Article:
The system that is passing calls to the voicemail server should set some SIP headers in order to pass additional information to the voicemail server. Typically, this information would include the mailbox/username that is relevant to the call. In our example, we are going to set the headers X-Voicemail-Mailbox and X-Voicemail-Context, which will contain information we wish to pass to the voicemail server.[88]


If the source system is also an Asterisk system, you might set the headers using the SIPAddHeader() voicemail application, in a manner similar to this:

exten => sendtovoicemail,1,Verbose(2,Set SIP headers for voicemail)
    same => n,SipAddHeader(X-Voicemail-Mailbox: <mailbox number>)
    same => n,SipAddHeader(X-Voicemail-Context: voicemailbox)

Note that this dialplan does not go on the voicemail server. It would only be useful if one of the other servers in your environment was also an Asterisk server. If you were using a different kind of server, you would need to find out how to set custom headers in that platform, or find out if it already uses specific headers for this sort of thing, and possibly modify the dialplan on the voicemail server to handle those headers.

The voicemail server will need an extensions.conf file containing the following:

; direct incoming calls to a mailbox
exten =>  Deliver,1,NoOp()
    same =>  n,Set(Mailbox=${SIP_HEADER(X-Voicemail-Mailbox)})
    same =>  n,Set(MailboxContext=${SIP_HEADER(X-Voicemail-Context)})
    same =>  n,VoiceMail(${Mailbox}@${MailboxContext})
    same =>  n,Hangup()

; connect users to their mailbox so that they can retrieve messages exten =>  
    same =>  n,Set(Mailbox=${SIP_HEADER(X-Voicemail-Mailbox)})
    same =>  n,Set(MailboxContext=${SIP_HEADER(X-Voicemail-Context)})
    same =>  n,VoiceMailMain(${Mailbox}@${MailboxContext})
    same =>  n,Hangup()

sip.conf requirements

In the sip.conf file on the voicemail server, not only are entries required for all the mailboxes for message waiting notification, but some sort of entry is required to define the connection between the voicemail server and the rest of the SIP environment:

host=<address of proxy/registrar server>

The other end of the connection (probably your proxy server) must be configured to pass voicemail connections to the voicemail server.

Running Asterisk as a standalone voicemail server requires some knowledge of clustering and integration, but you can’t beat the price.

SMDI (Simplified Message Desk Interface)

The Simplified Message Desk Interface (SMDI) protocol is intended to allow communication of basic message information between telephone systems and voicemail systems.

Asterisk supports SMDI, but given that this is an old protocol that runs across a serial connection, there are likely to be integration challenges. Support in various PBXs and other devices may be spotty. Still, it’s a fairly simple protocol, so for sure it’s worth testing out if you are considering using Asterisk as a voicemail replacement.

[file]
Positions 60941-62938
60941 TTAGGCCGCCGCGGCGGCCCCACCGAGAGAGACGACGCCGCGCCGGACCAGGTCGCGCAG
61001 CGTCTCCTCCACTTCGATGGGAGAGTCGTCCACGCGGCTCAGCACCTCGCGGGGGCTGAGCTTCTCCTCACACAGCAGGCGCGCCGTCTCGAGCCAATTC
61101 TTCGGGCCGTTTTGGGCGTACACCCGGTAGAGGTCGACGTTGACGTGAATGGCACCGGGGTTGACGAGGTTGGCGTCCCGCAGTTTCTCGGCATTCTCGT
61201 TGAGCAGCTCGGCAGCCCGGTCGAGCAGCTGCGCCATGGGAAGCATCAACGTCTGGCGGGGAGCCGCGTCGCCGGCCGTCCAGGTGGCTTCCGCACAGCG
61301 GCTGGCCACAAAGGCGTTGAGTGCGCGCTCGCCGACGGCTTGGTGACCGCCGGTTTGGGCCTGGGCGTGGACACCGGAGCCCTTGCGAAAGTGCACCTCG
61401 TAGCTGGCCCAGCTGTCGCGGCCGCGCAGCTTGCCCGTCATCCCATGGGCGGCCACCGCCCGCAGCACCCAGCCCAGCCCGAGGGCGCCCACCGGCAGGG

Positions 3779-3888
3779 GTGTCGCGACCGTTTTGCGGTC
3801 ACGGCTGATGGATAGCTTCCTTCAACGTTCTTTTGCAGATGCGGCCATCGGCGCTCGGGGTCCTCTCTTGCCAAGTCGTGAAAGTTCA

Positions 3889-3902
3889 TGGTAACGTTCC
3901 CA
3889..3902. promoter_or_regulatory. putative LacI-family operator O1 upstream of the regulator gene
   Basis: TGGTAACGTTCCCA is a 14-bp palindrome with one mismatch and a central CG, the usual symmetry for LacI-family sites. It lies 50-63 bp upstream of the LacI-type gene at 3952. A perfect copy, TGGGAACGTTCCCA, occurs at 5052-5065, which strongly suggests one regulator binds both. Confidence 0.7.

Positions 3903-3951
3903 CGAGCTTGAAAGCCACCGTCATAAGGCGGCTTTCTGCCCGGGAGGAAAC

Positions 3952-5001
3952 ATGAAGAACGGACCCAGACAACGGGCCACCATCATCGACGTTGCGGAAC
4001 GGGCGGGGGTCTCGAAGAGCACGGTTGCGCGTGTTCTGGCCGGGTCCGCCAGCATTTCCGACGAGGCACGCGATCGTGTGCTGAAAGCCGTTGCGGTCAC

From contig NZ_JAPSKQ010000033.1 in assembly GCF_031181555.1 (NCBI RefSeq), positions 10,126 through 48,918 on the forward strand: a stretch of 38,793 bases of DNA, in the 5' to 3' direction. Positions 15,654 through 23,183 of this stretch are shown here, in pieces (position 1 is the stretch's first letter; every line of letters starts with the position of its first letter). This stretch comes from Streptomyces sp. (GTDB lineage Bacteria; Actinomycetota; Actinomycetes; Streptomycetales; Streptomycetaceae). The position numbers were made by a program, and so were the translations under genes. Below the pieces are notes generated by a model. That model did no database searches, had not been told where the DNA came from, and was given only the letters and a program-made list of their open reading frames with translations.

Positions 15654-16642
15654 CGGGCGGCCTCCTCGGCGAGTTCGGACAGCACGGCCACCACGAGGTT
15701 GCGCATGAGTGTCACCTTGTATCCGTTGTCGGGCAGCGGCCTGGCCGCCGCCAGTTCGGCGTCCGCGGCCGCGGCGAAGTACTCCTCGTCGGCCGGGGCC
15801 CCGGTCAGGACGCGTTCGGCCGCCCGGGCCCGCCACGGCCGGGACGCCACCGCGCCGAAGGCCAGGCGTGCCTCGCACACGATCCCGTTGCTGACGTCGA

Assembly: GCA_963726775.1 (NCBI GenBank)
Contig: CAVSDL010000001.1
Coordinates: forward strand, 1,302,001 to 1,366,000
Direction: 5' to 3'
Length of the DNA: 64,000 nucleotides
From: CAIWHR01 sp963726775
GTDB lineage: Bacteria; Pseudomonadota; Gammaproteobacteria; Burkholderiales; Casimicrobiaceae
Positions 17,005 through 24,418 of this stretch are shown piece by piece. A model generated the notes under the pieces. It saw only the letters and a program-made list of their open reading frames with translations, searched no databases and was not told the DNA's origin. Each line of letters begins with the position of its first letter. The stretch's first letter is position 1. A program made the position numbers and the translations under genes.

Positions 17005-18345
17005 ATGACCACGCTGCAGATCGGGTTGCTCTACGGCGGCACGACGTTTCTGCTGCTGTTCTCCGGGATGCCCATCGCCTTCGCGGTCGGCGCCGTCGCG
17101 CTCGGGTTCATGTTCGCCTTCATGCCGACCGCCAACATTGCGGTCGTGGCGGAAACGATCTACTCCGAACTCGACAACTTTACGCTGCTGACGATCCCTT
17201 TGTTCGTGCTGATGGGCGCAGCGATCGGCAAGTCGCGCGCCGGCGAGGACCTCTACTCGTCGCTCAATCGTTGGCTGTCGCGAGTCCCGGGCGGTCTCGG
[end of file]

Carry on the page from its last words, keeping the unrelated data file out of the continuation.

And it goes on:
The following is not a detailed explanation of how to configure SMDI for Asterisk, but rather an introduction to the concepts, with some basic examples. If you are planning on implementing SMDI, you will need to write some complex dialplan logic and have a good understanding of how to interconnect systems via serial connections.

SMDI is enabled in Asterisk by the use of two options in the [general] section of the voicemail.conf file:

smdiport=/dev/ttyS0; or whatever serial port you are connecting your SMDI service to

Additionally, you will need an smdi.conf file in your /etc/asterisk folder to define the details of your SMDI configuration. It should look something like this (see the smdi.conf.sample file for more information on the available options):

baudrate=1200           ; hopefully a higher bitrate is supported
smdiport=/dev/ttyS0     ; or whatever serial port you'll be using to handle 
                        ; SMDI messages on asterisk

[mailboxes]             ; map incoming digit strings (typically DID numbers) 
                        ; to a valid mailbox@context in voicemail.conf
smdiport=/dev/ttyS0     ; first declare which SMDI port the following mailboxes 
                        ; will use

In the dialplan there are two functions that will be wanted in an SMDI configuration. The SMDI_MSG_RETRIEVE() function pulls the relevant message from the SMDI message queue. You need to pass the function a search key (typically the DID that is referred to in the message), and it will pass back an ID number that can be referenced by the SMDI_MSG() function:

SMDI_MSG_RETRIEVE(<smdi port>,<search key>[,timeout[,options]])

Once you have the SMDI message ID, you can use the SMDI_MSG() function to access various details about the message, such as the station, callerID, and type (the SMDI message type):


In your dialplan, you will need to handle the lookup of the SMDI messages that come in, in order to ensure that calls are handled correctly. For example, if an incoming call is intended for delivery to a mailbox, the message type might be one of B (for busy) or N (for unanswered calls). If, on the other hand, the call is intended to go to VoiceMailMain() because the caller wants to retrieve his messages, the SMDI message type would be D, and that would have to be handled.

[88] As far as we know, there aren’t any specific SIP headers that are standardized for this sort of thing, so you should be able to name the headers whatever you want. We chose these header names simply because they make some sort of sense. You may find that other headers would suit your needs better.